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The Benefits of Acupuncture for Reducing Menopausal Symptoms

Acupuncture may reduce the symptoms of menopause, such as hot flushes, night sweats, and aches and pains. These symptoms occur due to hormonal changes in your body, and can have an effect on your life and work. Acupuncture can offer relief from these symptoms and help you get your life back to normal.
While acupuncture is an ancient medicinal practice, it offers therapeutic benefits and has very few side effects, making it safe to use for most women. In fact, studies have proven the effectiveness of acupuncture in the treatment of menopausal symptoms in women.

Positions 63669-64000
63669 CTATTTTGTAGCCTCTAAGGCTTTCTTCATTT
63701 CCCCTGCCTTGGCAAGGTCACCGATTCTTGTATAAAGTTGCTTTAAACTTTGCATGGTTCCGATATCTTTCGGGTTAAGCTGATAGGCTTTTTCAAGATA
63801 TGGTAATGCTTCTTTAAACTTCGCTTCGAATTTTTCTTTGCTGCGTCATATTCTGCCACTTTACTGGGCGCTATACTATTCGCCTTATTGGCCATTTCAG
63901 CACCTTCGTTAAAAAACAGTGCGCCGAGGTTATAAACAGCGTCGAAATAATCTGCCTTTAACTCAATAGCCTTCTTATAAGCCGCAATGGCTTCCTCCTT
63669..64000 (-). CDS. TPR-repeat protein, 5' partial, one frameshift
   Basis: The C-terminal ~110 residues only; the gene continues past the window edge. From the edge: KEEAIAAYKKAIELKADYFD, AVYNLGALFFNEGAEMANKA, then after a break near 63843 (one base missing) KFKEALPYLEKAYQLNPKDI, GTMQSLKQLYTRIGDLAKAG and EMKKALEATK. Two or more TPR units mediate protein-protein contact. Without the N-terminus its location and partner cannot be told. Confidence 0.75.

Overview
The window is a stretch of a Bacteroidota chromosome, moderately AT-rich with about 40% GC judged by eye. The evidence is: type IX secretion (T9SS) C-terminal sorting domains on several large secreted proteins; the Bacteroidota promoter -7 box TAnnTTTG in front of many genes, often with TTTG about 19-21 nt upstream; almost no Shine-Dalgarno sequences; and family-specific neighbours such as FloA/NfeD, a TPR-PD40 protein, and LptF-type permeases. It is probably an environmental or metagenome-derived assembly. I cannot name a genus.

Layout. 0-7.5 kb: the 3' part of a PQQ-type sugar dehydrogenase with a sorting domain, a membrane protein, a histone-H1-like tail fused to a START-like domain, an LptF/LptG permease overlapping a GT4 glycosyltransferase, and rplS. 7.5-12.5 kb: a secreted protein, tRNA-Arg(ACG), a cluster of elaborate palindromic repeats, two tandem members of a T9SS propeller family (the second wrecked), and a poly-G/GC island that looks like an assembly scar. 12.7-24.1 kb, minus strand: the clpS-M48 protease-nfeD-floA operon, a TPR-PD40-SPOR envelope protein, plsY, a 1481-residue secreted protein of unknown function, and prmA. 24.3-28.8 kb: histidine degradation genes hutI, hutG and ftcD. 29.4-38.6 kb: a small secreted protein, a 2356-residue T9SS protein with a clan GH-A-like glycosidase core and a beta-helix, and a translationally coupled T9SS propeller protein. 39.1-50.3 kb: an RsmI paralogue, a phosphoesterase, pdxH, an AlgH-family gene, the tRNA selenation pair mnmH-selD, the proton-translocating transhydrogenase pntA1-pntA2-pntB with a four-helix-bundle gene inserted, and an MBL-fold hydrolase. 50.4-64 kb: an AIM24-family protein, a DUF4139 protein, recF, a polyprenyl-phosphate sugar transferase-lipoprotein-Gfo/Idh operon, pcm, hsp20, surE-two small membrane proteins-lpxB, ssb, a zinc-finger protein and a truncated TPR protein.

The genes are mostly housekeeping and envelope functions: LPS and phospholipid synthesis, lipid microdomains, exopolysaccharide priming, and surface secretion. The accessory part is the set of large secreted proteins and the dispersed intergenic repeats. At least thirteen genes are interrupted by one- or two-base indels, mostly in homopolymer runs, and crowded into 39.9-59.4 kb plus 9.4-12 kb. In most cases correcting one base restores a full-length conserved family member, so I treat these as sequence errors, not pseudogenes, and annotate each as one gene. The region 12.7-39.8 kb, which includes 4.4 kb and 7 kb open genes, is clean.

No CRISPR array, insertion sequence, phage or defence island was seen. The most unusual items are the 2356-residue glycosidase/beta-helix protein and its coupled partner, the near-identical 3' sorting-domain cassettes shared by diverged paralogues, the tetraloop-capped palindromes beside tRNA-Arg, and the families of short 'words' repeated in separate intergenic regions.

Acupuncture can relieve the following symptoms of menopause:

Hot Flushes   |   Night Sweats   |   Insomnia   |   Anxiety   |   Depression   |   Fatigue   |   Mood Swings   |   Headaches and Migraine   |   Palpitations   |   Pain

older woman with grey hair
mature woman
Studies Proving Effectiveness

Study 1: Hot Flushes
Di Concetto (1989) treated 100 patients who had menopausal hot flushes using the following acupuncture points: Guanyuan Ren-4 with strong stimulation and moxibustion, Quchi LI-11 with electroacupuncture, and Sanyinjiao SP-6 with acupuncture alone. Patients received treatment two times a week for two to three weeks, then once a month for a year, and then every two to three months. They were followed for two years.
The outcome was that 20 patients experienced a total reduction of symptoms, 65 experienced a reduction of symptoms via monthly treatment, and 85 experienced “satisfactory” results.

Study 2: Anxiety and Depression